Use this five-step morning yoga routine to boost your energy levels and improve your mobility

With the mornings getting darker, it can sometimes feel impossible to get out of bed. This yoga instructor's five-step routine can help

Woman doing morning yoga practice at home
(Image credit: Getty Images)

Getting out of bed in winter can sometimes feel like a mountainous challenge, particularly if you're waking up before the sun. In preparation for the darkest days, we spoke to yoga teacher Michelle Maslin-Taylor, who gave us her five favorite poses to help energize you in the mornings. 

"Try this practice in the morning to shake off any winter sluggishness and set you up for the day ahead," she suggests. 

The moves should warm up your muscles and give you a gentle stretch, so you can start your day feeling limber. 

Headshot of Michelle Taylor
Michelle Maslin-Taylor

Michelle is an experienced yoga teacher and reiki master. She first started practicing yoga over 15 years ago and found it instrumental to overcoming depression and anxiety. She is a writer and teacher, delivering specialist workshops both online and in-person in the UK. 

1. Downward Dog

Yoga teacher Michelle Maslin-Taylor demonstrates downward dog

(Image credit: Michelle Taylor)

How to do it:

  • Start from tabletop pose on all-fours, with the hands positioned under the shoulders, knees positioned under the hips and fingers spread wide. 
  • Tuck your toes under and push your hips up and back, into a downward dog position. 
  • Peddle the feet, slowly bending one knee and pressing the heel of the foot on the opposite leg down. Switch sides a few times before coming to stillness and holding the pose for a few breaths. Bend your knees gently if you need to, lengthening the spine and keeping your gaze towards your tummy. Take five or so rounds of breath here.

2. Warrior two

Warrior two demonstrated by yoga teacher Michelle Maslin-Taylor

(Image credit: Michelle Taylor)

How to do it:

  • Moving from the above downward dog position, take a big step forward and place your right foot between your hands. Push firmly into the feet as you bring your body up into a high lunge. Turn your back foot parallel with the back of your yoga mat and open your arms to shoulder height, stretching fingertips to the font and the back of the room and bending your front knee.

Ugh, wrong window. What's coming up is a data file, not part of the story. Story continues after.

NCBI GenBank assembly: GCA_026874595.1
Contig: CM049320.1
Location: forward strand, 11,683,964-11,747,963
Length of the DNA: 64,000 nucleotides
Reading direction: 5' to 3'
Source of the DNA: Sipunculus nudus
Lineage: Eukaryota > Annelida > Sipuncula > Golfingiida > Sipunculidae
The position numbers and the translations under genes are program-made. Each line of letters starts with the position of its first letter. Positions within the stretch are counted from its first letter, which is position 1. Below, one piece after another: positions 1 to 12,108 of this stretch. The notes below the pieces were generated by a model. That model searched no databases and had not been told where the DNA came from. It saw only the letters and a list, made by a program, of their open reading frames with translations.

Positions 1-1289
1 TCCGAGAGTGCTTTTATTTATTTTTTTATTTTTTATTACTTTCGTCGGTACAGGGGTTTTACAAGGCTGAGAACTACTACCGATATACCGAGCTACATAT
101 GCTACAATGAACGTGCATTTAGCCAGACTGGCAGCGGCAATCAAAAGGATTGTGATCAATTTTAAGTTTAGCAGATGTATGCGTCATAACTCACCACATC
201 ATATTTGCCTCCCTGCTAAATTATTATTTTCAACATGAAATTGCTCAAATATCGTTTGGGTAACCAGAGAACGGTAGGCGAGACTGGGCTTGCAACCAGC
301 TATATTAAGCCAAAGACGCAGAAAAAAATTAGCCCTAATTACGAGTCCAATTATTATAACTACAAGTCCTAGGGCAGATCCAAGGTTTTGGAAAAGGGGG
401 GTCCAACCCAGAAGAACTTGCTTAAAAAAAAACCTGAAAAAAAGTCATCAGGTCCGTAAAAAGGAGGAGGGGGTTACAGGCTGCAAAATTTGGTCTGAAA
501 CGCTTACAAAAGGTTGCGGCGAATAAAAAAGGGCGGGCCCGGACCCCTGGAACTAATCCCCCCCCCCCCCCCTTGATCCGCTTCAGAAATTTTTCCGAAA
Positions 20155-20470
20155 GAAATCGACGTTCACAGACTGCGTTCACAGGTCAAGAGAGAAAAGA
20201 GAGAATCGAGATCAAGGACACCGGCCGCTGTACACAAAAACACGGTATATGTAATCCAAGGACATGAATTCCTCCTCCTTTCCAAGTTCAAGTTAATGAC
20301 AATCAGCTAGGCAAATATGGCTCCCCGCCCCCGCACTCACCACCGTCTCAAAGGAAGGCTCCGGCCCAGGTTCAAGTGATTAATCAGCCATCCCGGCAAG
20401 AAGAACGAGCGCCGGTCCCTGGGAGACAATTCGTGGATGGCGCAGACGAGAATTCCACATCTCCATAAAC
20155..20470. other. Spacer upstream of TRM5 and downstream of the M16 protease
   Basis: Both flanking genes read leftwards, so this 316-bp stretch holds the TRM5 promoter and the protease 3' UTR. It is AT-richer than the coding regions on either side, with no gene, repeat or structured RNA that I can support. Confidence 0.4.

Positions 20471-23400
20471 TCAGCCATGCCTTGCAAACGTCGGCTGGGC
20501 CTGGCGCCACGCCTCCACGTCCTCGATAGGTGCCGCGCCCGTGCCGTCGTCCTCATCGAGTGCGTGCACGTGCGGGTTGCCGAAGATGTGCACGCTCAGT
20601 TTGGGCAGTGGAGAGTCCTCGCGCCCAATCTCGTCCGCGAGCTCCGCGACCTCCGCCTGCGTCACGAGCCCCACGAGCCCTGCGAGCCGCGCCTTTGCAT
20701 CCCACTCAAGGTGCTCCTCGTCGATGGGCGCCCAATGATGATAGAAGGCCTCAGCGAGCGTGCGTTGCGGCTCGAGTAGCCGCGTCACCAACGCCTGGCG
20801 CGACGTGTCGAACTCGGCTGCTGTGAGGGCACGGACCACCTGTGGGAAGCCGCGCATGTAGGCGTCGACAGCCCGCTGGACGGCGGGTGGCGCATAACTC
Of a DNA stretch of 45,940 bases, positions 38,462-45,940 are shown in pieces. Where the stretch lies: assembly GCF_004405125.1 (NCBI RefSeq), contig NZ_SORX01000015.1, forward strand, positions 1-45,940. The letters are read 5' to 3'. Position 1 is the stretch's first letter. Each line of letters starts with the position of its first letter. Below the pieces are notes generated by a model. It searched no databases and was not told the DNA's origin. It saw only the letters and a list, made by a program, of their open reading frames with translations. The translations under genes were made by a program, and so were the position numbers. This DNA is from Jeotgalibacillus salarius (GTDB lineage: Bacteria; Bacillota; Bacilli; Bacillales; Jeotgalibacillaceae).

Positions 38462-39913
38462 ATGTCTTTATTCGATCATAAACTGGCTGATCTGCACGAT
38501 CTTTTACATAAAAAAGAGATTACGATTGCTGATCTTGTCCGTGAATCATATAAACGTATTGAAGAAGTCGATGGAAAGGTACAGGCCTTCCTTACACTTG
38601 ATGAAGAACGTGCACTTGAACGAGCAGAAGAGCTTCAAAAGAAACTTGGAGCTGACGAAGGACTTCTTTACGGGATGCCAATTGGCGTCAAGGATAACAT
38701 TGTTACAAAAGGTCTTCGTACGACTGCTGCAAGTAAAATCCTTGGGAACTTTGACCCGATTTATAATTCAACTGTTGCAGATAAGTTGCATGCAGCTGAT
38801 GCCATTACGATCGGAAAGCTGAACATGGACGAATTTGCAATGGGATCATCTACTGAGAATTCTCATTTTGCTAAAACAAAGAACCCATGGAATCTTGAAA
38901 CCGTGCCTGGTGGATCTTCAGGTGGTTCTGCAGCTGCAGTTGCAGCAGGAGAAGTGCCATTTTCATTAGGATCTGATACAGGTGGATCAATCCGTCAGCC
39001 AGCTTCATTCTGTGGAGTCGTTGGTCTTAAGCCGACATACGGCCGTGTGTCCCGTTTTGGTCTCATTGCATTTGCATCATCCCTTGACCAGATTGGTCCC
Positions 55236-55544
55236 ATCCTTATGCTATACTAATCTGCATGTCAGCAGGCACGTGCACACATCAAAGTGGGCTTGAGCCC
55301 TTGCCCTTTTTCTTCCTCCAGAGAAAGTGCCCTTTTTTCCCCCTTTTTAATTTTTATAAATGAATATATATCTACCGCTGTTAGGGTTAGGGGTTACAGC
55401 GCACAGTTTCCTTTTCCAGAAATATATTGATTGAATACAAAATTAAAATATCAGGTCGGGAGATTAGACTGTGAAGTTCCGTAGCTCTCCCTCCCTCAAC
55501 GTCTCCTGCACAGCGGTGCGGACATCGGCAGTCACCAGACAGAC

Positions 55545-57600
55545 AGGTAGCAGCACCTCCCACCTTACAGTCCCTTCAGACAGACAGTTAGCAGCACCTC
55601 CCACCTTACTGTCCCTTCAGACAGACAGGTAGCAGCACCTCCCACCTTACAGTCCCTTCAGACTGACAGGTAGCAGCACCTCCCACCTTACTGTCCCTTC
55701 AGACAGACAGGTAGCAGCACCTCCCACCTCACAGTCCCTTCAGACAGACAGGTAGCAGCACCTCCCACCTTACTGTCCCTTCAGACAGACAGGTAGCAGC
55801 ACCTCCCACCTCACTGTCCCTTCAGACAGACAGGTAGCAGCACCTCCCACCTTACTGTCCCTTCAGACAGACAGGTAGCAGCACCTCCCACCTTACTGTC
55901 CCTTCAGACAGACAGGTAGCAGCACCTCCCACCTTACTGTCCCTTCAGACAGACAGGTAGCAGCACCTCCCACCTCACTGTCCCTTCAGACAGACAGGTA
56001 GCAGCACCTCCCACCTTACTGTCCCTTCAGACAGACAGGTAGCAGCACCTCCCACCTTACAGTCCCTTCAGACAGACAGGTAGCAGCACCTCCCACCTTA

• Inhale to straighten the front leg and reach arms up above the head. Exhale to come back in to Warrior 2, repeating this three times before pausing in the pose for three to five more breaths. 

3. Tree pose

Tree pose demonstrated by yoga teacher Michelle Maslin-Taylor

(Image credit: Michelle Taylor)

How to do it:

  • Starting from a standing position at the top of your mat, take a moment to focus your attention on your feet, finding even balance between the two and becoming aware of all the parts of your feet that are in contact with the mat. 
  • Take a few breaths with your eyes closed before shifting your weight into your left foot. Bend the right knee and lift it, placing the sole of the foot on the inside of your left thigh or your left shin. If you need more support, keep the sole of your foot facing in towards your leg but let the toes rest on the mat for support. 
  • Focus on keeping the hips facing forward and engaging the muscles in the legs to keep yourself steady. Hands can be placed at the heart in prayer or pushed up above the head. 
  • To come out of the position, release the right foot back down, sweep the arms down and fold over the legs. Place hands down to the mat and step back to downward dog. Bend the knees and bring them down to the mat, back into a tabletop position.

4. Child's pose

Yoga teacher Michelle Maslin-Taylor demonstrates child's pose

(Image credit: Michelle Taylor)

How to do it:

  • From hands and knees, sink your hips back towards your heels and wrap your arms behind you with palms facing up. Allow the body to rest over the thighs and focus your awareness on the sensation of the breath, noticing how you can feel your chest rise and fall with each breath. Stay for five to ten rounds of breath.

5. Spinal twist

Spinal twist demonstrated by yoga teacher Michelle Maslin-Taylor

(Image credit: Michelle Taylor)

How to do it:

  • Come to lie on your back with knees bent, feet on the mat and knees pointing up towards the ceiling. 
  • Shift the hips slightly to the left before letting the knees fall to the right, keeping the left shoulder blade anchored down. You may like to also turn the head, taking the gaze over the opposite shoulder.  

Maslin-Taylor recommends ending your practice with Corpse Pose: "Be sure to finish off in savsana (corpse pose) for at least 5 minutes to soak in the benefits of the practice and allow the body to fully relax, calming the nervous system," she says. "Expect to leave your mat feeling stretched and refreshed, with the energy to take on your winters day." 

Corpse pose is completed by lying on your back, arms by your sides, legs slightly apart and completely relaxing your muscles. Much like a corpse!

Need help choosing a new yoga mat? See our guide to the best yoga mats of 2023

Lou Mudge
Fitness Writer

Lou Mudge is a Health Writer at Future Plc, working across Fit&Well and Coach. She previously worked for Live Science, and regularly writes for and Pet's Radar. Based in Bath, UK, she has a passion for food, nutrition and health and is eager to demystify diet culture in order to make health and fitness accessible to everybody.

Multiple diagnoses in her early twenties sparked an interest in the gut-brain axis and the impact that diet and exercise can have on both physical and mental health. She was put on the FODMAP elimination diet during this time and learned to adapt recipes to fit these parameters, while retaining core flavors and textures, and now enjoys cooking for gut health.